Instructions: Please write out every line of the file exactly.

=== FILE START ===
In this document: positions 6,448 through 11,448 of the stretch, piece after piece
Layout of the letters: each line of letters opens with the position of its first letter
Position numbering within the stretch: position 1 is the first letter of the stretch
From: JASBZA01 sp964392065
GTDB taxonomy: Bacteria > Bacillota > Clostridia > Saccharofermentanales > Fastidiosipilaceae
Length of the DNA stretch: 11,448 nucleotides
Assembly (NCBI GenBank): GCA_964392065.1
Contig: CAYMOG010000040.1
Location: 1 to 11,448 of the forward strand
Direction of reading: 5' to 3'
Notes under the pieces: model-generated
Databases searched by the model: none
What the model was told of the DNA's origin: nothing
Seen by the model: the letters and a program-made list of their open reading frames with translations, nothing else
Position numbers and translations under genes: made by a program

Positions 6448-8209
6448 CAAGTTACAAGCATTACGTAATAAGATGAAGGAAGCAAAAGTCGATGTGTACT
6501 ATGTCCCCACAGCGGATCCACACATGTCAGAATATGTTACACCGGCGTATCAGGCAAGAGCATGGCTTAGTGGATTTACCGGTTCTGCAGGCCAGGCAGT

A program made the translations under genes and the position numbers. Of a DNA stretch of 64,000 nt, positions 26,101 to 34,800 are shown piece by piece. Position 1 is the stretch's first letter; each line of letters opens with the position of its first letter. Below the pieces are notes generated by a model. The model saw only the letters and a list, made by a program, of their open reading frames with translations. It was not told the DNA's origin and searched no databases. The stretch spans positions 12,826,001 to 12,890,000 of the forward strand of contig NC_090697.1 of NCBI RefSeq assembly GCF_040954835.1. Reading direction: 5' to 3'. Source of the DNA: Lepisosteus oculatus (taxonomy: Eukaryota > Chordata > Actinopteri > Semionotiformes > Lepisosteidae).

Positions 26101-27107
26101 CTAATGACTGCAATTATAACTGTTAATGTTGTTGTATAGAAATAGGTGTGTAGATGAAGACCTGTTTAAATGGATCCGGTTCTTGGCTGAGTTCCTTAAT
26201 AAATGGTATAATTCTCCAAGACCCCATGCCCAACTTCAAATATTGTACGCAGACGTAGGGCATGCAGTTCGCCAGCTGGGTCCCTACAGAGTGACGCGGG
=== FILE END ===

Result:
In this document: positions 6,448 through 11,448 of the stretch, piece after piece
Layout of the letters: each line of letters opens with the position of its first letter
Position numbering within the stretch: position 1 is the first letter of the stretch
From: JASBZA01 sp964392065
GTDB taxonomy: Bacteria > Bacillota > Clostridia > Saccharofermentanales > Fastidiosipilaceae
Length of the DNA stretch: 11,448 nucleotides
Assembly (NCBI GenBank): GCA_964392065.1
Contig: CAYMOG010000040.1
Location: 1 to 11,448 of the forward strand
Direction of reading: 5' to 3'
Notes under the pieces: model-generated
Databases searched by the model: none
What the model was told of the DNA's origin: nothing
Seen by the model: the letters and a program-made list of their open reading frames with translations, nothing else
Position numbers and translations under genes: made by a program

Positions 6448-8209
6448 CAAGTTACAAGCATTACGTAATAAGATGAAGGAAGCAAAAGTCGATGTGTACT
6501 ATGTCCCCACAGCGGATCCACACATGTCAGAATATGTTACACCGGCGTATCAGGCAAGAGCATGGCTTAGTGGATTTACCGGTTCTGCAGGCCAGGCAGT

A program made the translations under genes and the position numbers. Of a DNA stretch of 64,000 nt, positions 26,101 to 34,800 are shown piece by piece. Position 1 is the stretch's first letter; each line of letters opens with the position of its first letter. Below the pieces are notes generated by a model. The model saw only the letters and a list, made by a program, of their open reading frames with translations. It was not told the DNA's origin and searched no databases. The stretch spans positions 12,826,001 to 12,890,000 of the forward strand of contig NC_090697.1 of NCBI RefSeq assembly GCF_040954835.1. Reading direction: 5' to 3'. Source of the DNA: Lepisosteus oculatus (taxonomy: Eukaryota > Chordata > Actinopteri > Semionotiformes > Lepisosteidae).

Positions 26101-27107
26101 CTAATGACTGCAATTATAACTGTTAATGTTGTTGTATAGAAATAGGTGTGTAGATGAAGACCTGTTTAAATGGATCCGGTTCTTGGCTGAGTTCCTTAAT
26201 AAATGGTATAATTCTCCAAGACCCCATGCCCAACTTCAAATATTGTACGCAGACGTAGGGCATGCAGTTCGCCAGCTGGGTCCCTACAGAGTGACGCGGG